On July 22, The Asian Banker hosted the Finance China 2021 summit in Beijing and virtually. Representatives from international organizations, domestic think tanks, and financial institutions discussed the theme of “New Era, New Finance, New Integration” focusing on carbon neutrality, green finance, and fintech.
Gracie Sun, Senior Advisor of the Paulson Institute and Managing Director of the Green Finance Center, moderated a discussion on China’s green finance development and carbon neutrality with Sean Kidney, Co-Founder and CEO of the Climate Bonds Initiative, and Cui Ying, Director of Climate Finance Research, at the International Institute of Green Finance, Central University of Finance and Economics.
To open the session, Sun noted that “since the inaugural year of China’s green finance in 2016, great achievements have been made including the development of green standards, the establishment of green finance product systems, local green finance innovation, and international cooperation. China’s green finance has maintained a high growth rate. With the goal of carbon peaking and carbon neutrality, China’s green development enters a new stage. Experts expect that the green and low-carbon investment required for China to achieve carbon neutrality in the next 30 years will be trillions of yuan, so it is crucial to promote the development of green finance.”
As part of the dialogue, Kidney spoke about the definition and taxonomy of green bonds and other instruments in China, EU, and other countries and regions. He argued that a uniform definition of green financial instruments across countries can facilitate greater cross-border flow of green financing and accelerate the green transition of society and the economy like in the case of traditional industries from steel to aviation that contribute to 70 percent of global greenhouse gas emissions. He also stressed the need for green finance standards to be aligned with Paris Agreement goals.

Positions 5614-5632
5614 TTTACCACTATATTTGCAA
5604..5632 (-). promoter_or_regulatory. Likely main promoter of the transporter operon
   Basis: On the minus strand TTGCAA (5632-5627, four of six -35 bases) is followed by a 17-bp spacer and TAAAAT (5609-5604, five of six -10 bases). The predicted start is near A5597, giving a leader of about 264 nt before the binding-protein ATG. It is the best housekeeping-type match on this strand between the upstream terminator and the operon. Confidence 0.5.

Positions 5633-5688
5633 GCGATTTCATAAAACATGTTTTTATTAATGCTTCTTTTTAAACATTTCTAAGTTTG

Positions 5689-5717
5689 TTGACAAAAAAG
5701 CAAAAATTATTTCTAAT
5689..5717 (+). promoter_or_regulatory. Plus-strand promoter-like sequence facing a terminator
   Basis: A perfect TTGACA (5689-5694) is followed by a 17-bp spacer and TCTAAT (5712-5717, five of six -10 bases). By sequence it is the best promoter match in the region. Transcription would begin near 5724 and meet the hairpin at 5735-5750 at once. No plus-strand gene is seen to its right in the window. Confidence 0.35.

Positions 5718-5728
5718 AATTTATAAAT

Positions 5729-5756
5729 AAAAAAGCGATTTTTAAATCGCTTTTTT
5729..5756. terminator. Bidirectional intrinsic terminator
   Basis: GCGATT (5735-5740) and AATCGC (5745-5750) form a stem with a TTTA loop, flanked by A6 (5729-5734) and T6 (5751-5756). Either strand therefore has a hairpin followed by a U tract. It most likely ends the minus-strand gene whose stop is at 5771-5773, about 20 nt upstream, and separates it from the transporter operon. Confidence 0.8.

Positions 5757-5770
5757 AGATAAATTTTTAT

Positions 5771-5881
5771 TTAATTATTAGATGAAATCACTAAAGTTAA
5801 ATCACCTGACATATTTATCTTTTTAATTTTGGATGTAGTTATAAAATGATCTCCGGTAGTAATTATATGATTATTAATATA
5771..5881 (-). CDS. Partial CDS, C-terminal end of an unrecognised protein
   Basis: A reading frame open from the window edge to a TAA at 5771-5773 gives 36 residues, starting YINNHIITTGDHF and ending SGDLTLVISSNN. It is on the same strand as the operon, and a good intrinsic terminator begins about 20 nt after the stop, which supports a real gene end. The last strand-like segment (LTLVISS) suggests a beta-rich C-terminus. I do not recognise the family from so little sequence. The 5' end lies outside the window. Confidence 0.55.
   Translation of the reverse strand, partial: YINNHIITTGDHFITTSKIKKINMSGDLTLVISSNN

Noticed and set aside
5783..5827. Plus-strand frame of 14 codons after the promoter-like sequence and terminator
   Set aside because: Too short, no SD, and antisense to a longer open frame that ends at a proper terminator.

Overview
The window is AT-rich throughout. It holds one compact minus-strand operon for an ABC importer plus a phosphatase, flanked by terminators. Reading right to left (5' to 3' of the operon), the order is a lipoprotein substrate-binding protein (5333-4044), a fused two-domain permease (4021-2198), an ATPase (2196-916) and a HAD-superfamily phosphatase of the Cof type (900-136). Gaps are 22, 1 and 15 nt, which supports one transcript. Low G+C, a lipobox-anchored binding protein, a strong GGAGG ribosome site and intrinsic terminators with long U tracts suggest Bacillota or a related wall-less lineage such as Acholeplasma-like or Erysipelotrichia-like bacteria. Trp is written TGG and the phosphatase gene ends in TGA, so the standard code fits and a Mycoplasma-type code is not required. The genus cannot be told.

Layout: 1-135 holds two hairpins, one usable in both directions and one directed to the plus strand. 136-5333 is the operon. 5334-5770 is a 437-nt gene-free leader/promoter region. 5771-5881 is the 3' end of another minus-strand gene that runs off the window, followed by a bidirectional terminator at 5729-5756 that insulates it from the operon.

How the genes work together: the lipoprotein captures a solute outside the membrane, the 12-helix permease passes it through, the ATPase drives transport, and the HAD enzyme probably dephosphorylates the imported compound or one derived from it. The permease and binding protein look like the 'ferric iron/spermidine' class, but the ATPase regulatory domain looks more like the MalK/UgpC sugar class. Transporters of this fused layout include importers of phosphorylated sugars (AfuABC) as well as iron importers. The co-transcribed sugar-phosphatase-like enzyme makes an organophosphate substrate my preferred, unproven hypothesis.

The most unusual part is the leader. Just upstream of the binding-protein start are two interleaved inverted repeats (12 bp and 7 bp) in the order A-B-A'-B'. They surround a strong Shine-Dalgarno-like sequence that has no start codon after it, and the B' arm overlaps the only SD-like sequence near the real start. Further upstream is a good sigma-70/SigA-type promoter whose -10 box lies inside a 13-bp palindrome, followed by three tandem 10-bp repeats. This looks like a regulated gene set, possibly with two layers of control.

Additionally, the panel discussed green finance internationally, how carbon markets can support carbon neutrality, and the fintech related challenges in promoting green finance and sustainable development. Cui Ying laid out the differences between a carbon tax and a carbon market as policy tools where the latter is suitable for industries with more concentrated emissions such as power and industry, while the former can be used as a supplement to restrain industries with less concentrated emissions. He suggested the process of building carbon markets should be managed through digitalization to increase transparency but also identified the need to refine and unify green standards as a key challenge for this to happen and generally in applying fintech to green finance.
In closing the session, Sun remarked that “financial support for carbon peaking and carbon neutrality boils down to formulating sound policies and building a good incentive and regulatory system which guides funds to flow to green and low-carbon industries. These areas still have great opportunities for development and improvement in the future.”